So you’ve got a long trip to Italy planned, maybe you are taking advantage of the full three-month tourist visas, or you have just come to live in Italy. Obviously, you’ll be wanting to take a few trips around, but what are the best ways to travel in Italy?
Italy isn’t that large a country, in fact, it is approximately the size of Arizona. But from region to region, and even more so from North to South, things can change. Some methods of transport may be much more prevalent and more budget-friendly in some regions, but not others. Living in Rome, regional trains were my go-to, visiting Sicily I was surprised to find how well busses could connect you, and in Piedmont, well without my car, I would be lost!
So let’s take a quick look at the best ways to travel in Italy.
If you are hoping to take a quick weekend getaway flying might be one of the best ways to travel in Italy. Budget airlines connect every region, and they all have multiple airports. The go-to airlines are normally EasyJet or RyanAir and you can get tickets for as little at 7euro each way!
Say you are studying in Milan, but really just need a weekend at the beach. You’ll probably find that a flight to Sicily or Puglia may be cheaper than making your way to nearby Liguria. This is what is so great about flying in Italy.
The only downside of traveling by plane in Italy is that you will have to get to and from the airport, which can be an additional cost. Also, you will have baggage restrictions which can be tedious.
My personal favorite, and what I definitely think is the best way to travel in Italy is by train. High-speed trains, both national and private, now run a standard route from Turin-Milan-Bologna-Florence-Rome-Napoli and now even reaching down to Calabria. But that isn’t all, further tracks connect many other regional capitals and all the cities in between.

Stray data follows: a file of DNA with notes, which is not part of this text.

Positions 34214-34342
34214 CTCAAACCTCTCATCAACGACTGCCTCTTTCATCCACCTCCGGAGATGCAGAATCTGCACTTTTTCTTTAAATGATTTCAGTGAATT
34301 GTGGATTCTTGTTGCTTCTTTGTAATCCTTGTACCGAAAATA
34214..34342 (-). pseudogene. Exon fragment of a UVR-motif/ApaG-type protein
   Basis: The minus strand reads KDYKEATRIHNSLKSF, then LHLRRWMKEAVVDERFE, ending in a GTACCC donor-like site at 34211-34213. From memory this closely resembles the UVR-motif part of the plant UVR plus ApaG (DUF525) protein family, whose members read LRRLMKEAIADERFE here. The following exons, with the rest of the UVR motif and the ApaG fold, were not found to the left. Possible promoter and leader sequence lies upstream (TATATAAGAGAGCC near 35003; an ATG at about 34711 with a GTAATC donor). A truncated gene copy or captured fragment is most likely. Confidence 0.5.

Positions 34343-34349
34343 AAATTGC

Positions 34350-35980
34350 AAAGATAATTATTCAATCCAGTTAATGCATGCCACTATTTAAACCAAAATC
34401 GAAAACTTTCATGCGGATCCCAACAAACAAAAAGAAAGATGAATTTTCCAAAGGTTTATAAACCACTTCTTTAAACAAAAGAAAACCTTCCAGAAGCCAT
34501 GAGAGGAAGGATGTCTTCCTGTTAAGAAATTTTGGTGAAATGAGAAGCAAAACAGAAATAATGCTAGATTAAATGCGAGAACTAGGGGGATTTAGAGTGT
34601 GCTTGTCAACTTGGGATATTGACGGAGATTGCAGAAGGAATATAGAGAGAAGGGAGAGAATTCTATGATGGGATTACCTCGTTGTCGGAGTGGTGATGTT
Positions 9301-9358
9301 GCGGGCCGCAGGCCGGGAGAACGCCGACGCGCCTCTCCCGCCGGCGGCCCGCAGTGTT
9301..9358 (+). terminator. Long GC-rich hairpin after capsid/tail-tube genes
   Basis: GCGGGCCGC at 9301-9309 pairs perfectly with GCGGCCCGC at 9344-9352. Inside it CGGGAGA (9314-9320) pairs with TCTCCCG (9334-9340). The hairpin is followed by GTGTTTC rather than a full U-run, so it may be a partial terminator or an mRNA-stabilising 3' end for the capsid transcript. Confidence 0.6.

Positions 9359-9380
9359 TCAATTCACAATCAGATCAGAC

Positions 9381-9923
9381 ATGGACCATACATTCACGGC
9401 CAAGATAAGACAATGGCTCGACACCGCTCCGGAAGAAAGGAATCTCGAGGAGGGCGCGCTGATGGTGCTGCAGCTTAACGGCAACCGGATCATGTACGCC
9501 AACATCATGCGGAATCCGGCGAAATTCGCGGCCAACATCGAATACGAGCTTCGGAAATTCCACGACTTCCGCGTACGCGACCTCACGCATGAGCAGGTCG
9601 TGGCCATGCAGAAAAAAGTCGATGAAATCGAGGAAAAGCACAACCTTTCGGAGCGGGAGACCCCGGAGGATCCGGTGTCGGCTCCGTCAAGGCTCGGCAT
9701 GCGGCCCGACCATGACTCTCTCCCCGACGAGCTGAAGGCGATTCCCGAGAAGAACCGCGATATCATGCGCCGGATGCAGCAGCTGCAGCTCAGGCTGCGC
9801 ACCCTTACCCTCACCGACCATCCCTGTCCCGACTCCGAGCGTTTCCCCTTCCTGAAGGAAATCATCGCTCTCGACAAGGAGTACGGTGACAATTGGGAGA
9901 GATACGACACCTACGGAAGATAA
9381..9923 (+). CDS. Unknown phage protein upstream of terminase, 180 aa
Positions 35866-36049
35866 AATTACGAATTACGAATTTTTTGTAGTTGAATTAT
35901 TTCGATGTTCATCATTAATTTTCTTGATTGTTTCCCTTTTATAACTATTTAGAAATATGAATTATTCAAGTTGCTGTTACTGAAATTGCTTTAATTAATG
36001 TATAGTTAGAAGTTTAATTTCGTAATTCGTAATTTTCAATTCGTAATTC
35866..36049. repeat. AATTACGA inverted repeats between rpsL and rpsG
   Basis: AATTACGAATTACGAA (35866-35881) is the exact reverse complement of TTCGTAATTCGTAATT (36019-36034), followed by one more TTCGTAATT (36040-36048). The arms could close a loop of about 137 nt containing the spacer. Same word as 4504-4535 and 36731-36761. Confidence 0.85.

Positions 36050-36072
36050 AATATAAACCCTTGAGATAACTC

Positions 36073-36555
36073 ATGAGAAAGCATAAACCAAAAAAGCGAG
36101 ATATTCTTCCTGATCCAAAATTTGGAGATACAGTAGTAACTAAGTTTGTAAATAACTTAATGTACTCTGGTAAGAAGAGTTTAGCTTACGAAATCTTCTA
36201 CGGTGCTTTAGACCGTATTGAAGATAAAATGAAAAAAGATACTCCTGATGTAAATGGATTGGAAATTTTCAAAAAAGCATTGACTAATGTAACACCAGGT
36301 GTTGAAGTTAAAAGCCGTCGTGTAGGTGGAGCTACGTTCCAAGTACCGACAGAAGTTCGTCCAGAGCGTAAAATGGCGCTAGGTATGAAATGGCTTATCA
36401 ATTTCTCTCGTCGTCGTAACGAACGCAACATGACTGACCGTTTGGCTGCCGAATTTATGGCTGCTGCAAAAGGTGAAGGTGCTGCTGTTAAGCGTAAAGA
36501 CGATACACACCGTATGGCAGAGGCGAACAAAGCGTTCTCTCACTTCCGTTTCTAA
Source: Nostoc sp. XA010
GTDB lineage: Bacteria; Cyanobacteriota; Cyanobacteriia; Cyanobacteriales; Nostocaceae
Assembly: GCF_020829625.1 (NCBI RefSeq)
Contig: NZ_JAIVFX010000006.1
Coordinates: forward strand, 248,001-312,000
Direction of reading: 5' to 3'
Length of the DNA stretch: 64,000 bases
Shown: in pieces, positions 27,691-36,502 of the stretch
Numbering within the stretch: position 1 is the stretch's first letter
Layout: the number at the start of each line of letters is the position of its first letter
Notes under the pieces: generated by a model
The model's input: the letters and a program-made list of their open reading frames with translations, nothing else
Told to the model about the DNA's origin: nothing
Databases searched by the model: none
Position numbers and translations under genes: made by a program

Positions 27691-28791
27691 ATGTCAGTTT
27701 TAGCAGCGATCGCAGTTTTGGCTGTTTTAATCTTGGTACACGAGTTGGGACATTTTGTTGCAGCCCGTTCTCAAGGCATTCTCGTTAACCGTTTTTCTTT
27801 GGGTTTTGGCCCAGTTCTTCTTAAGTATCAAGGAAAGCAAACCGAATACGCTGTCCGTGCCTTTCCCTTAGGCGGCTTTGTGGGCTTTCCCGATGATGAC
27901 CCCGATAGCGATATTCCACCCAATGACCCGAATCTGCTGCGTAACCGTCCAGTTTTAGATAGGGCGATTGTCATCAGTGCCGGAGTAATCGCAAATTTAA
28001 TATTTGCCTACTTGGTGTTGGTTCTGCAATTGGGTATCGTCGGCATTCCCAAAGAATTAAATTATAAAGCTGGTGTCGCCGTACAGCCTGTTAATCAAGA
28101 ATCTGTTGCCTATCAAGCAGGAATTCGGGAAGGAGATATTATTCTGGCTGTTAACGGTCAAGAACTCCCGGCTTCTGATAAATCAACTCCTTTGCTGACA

High-speed trains are the ideal mode of transport, but there also exist slower regional trains which are great for exploring small towns. If you are hoping to grab a quick day trip somewhere, these trains can take you to many places.
The cons of train travel are that especially the regional trains can be quite late or slow. If you are in no rush and have flexible plans this is ok. But if you’ve got just a short trip it isn’t ideal. Also if you are carrying around luggage, it might get tiring.
Depending on where you are in Italy, buses can be a great mode of travel in Italy. I have noticed in areas in Southern Italy, like Sicily, Basilicata, and areas of Campania, buses were a much better option for Travel. These areas usually were not ideal for train tracks so the bus offers a great alternative.
Usually, buses have different companies depending on the area. Unfortunately traveling by bus does take an extra minute of planning, you’ll have to find the specific bus company, the schedule and probably buy a ticket on-site. I have found Rome2Rio.com to be very helpful in sorting this out. (Here’s a list of all the apps I’ve found useful in Italy!)
Buses usually run through the city centers so can drop you even closer to your destination. It is difficult to say how quick a journey it may be as it can depend on the traffic.
If you are able to rent a car or have your own, this can be one of the best ways to travel in Italy when exploring outside big cities. When exploring Cilento, Basilicata, and Puglia having a car was great. Also if you want to fully explore the mountains around the Dolomites, a car is essential.
Cars will let you get to way more places off the beaten path, and see more of a region.
The downside is that gas is quite expensive in Italy, and if you don’t have a credit card car rental can be very expensive. If you plan on going into larger cities, you will want to avoid driving as traffic and parking can be a nightmare.
Best ways to travel in Italy, in the city
When you are sticking to one city, you won’t need to worry much about planes and trains but there may be a few different ways to get around. I always suggest walking, as much as you can. Walking means you get to spend extra time soaking up all Italy has to offer.
But if you’re feet are getting tired you can bet there will always be a bus for you. Different cities have different bus companies. While some may have apps, your best bet is to get a ticket at a local tabacchi shop.
Some cities – Milan, Rome, Turin, and Napoli, have metros that can get you around even faster.
When in the city you’ll want to avoid driving as you will end up with a longer trip due to traffic. But cabs are an option, you can use an app like FreeNow to book them ahead. Uber and Lyft have still not taken off in Italy, you’ll only occasionally find UberBlack and the price will usually be much higher than a taxi.